Chat transcript: AIDS and other scares at CDC
May 11, 1999
(CNN) -- Have you heard about the cancer-causing shampoo? Or the epidemic of multiple sclerosis and lupus caused by artificial sweetener? Or the kidney thieves who remove organs from people who get drunk at parties?
None of these stories are true. But all of these fictitious health threats have been spread over the Internet and through e-mail.
These rumors are often taken quite seriously. An e-mail claiming that HIV-infected needles were being found in telephone coin returns and movie theaters generated so many inquiries to the Centers for Disease Control and Prevention that the CDC discredited the story on its own Web site.
The following is an edited transcript of a chat with Brenda Garza, technical director of the CDC National AIDS hot line, held on April 9, 1999, about Internet health scares.
Chat Participant: Tell us about the recent Internet health scare on HIV needles.
Brenda Garza: We began to hear about hundreds of e-mails about the needles being left in phone booths and other places. We began to try and find out more information about those stories, which appear to be rumors.
Chat Participant: I've heard those rumors about the needles in phone booths but assumed they were merely "urban legend."
Brenda Garza: Yes, they mostly appear to be. We are aware of one incident where someone was stuck with an insulin needle in a phone booth, but that's the only one we know about.
Chat Participant: Are there a lot of rumors out there based on a misunderstanding of the means of transmission of HIV?
Brenda Garza: Yes, there have been many rumors over the years, but the Internet has increased the capacity for rumors to get to more people.
Chat Participant: Ms. Garza, what sources do you consider to be reputable: health care professionals only? Or do you trust the phone calls of "average folks" to be accurate?
Brenda Garza: We would attempt to investigate the facts surrounding a story, such as speaking with a physician who may have had a person come in who reported such a story. We would, of course, listen to the general public as well.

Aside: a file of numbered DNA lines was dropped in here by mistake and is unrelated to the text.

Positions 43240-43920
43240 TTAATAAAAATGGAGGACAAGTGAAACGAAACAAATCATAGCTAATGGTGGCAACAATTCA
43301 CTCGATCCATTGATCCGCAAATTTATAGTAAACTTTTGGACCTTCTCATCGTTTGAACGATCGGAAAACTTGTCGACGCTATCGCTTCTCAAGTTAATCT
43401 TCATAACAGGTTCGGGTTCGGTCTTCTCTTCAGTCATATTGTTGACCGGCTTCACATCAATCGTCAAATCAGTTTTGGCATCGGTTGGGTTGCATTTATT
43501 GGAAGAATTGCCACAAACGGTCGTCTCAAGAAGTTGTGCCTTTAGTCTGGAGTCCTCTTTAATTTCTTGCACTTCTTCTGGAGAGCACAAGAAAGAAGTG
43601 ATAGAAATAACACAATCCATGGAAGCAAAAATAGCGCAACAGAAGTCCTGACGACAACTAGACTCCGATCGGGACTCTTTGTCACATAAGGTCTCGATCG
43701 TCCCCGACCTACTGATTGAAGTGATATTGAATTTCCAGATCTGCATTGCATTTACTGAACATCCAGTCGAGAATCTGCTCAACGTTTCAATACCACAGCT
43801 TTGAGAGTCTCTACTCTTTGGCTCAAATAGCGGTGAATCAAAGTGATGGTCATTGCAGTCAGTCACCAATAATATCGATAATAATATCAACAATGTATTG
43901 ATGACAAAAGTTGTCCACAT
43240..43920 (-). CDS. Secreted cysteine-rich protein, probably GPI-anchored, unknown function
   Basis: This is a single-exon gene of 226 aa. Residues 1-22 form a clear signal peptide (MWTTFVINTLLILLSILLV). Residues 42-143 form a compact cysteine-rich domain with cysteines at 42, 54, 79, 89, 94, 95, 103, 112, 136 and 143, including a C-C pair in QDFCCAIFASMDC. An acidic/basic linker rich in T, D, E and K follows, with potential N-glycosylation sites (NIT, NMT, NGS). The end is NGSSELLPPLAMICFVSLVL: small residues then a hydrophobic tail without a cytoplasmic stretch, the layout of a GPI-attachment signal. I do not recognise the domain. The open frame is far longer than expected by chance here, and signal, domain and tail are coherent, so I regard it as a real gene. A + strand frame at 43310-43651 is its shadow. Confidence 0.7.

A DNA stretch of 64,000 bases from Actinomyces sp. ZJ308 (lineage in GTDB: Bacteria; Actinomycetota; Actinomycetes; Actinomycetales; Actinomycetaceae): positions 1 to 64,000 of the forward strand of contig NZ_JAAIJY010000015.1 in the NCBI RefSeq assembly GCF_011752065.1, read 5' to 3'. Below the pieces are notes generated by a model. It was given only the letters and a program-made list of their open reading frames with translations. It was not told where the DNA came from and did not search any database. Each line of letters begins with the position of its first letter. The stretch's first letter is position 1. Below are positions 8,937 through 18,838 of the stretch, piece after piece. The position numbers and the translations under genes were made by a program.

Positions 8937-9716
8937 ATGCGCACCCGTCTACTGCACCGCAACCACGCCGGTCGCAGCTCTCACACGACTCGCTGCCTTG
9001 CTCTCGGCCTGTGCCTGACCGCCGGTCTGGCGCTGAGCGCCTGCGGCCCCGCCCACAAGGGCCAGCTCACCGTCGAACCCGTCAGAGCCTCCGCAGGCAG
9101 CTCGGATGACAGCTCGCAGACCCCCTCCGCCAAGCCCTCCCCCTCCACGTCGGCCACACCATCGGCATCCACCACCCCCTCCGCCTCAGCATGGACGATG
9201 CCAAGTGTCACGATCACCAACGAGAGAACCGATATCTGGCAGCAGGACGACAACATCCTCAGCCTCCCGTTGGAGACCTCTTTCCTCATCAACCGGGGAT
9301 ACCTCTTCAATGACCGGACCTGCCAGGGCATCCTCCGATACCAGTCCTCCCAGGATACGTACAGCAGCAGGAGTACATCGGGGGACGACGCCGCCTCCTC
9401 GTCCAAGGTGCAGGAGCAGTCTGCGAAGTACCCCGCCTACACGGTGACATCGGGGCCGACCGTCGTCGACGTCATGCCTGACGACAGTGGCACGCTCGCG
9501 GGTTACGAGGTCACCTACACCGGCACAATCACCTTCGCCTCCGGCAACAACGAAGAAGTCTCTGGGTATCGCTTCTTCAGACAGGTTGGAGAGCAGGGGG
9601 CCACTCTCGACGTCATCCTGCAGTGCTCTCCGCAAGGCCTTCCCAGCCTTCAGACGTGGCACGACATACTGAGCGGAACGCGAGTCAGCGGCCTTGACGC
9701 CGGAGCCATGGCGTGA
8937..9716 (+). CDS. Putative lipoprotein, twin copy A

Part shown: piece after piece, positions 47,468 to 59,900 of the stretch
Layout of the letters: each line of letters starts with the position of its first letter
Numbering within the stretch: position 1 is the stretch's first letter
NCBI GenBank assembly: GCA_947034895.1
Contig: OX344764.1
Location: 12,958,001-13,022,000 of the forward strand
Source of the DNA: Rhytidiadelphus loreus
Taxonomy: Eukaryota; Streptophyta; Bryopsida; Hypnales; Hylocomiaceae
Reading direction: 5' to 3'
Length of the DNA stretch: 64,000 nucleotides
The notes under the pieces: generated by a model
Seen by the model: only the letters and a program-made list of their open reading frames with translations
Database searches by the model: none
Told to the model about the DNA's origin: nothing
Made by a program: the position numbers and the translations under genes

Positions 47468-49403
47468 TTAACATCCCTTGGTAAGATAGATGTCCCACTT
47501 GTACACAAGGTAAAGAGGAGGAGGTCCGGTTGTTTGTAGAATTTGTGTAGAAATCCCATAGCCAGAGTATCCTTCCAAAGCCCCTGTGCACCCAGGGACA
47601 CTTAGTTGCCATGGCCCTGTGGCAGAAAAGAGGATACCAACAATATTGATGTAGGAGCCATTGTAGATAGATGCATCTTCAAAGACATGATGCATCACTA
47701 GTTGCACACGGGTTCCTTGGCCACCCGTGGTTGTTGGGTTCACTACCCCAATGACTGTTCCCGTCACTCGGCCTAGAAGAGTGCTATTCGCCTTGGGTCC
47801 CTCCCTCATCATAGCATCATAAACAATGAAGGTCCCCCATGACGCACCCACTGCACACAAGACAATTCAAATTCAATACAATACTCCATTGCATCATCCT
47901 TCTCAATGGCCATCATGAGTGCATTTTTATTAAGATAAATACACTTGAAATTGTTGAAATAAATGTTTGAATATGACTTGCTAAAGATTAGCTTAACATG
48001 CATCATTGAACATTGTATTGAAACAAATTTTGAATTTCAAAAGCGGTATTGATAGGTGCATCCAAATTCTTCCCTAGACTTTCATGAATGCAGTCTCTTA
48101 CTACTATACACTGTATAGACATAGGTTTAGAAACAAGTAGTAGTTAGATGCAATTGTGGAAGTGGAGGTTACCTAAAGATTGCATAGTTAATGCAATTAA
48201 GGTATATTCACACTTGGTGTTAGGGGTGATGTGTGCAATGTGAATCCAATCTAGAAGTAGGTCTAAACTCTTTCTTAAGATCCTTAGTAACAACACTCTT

Chat Participant: What is the biggest fear of the average citizen who calls in?
Brenda Garza: The biggest fear seems to be worry over transmission of HIV from casual contact.
Chat Participant: On average, how many phone calls a day does the CDC field?
Brenda Garza: Our AIDS hot line (800-342-2437) receives nearly 1 million a year. We at CDC receive thousands of calls at our location as well.
Chat Participant: How can we be sure that this will not happen? I mean, if a father will inject his own child, who's to say that needles won't be left in these places?
Brenda Garza: Unfortunately, there are people out there who do terrible things that turn out to be real. In the case of the needles in the phone booths, they are mostly rumors. That does not mean that it could not happen.
Chat Participant: I'm surprised that some joker hasn't heard the rumors, then stuck a few needles into phone booth coin returns, just to be "cute."
Brenda Garza: There are copycats for everything.
Chat Participant: In regard to the recent scare, how did you determine there was a real Internet health scare about HIV needles?
Brenda Garza: We received only one real call that had aspects that we were able to check out. That doesn't mean that there aren't others, but the Internet stories, which changed somewhat, were not true.
Chat Participant: The CDC posted a response to the needle rumor on its Web site. How often do you have to post such a story in order to combat rumors?
Brenda Garza: This is the first time that we have used the Internet to dispel such a rumor. In the past, we have sent letters to people who have inquired about rumors or responded over the phone.
Chat Participant: How has the CDC dispelled false rumors in the past? And does CDC plan to use the Internet more?
Brenda Garza: We believe that our statement on the Internet did help to respond. We think it is an excellent avenue for getting out factual information. We include other information on our Web site as well, www:cdc.gov/hiv.
Chat Participant: Are these stories true?
Brenda Garza: We know of one incident, but the Internet rumors appear to be just that -- rumors.
Chat Participant: How much damage do spams the likes of "Little Susie is dying of AIDS. For every person who receives this e-mail she'll receive one cent" cause?
Brenda Garza: I'm not sure how much "damage" it causes, but it certainly makes it difficult for real causes to be heard.
Chat Participant: What do you think of the latest protocol for cmv retinitis -- using a ganciclovir implant as well as oral therapy?
Brenda Garza: I'm not familiar with that protocol. It is probably being done by NIH. You could call our treatment hot line, 1-800-448-0440, for more information.
Chat Participant: Which sections of the American populace seem least informed about the facts of AIDS?
Brenda Garza: Probably the rural areas and disadvantaged populations.
Chat Participant: Is the spread of AIDS coming to be under control? I haven't heard a lot about it lately.
Brenda Garza: There is a lot of complacency. While treatments have helped, we continue to see new cases of HIV on the increase in certain groups of people. Again, our hot line number is 800-342-2437, if you have questions you may think of later.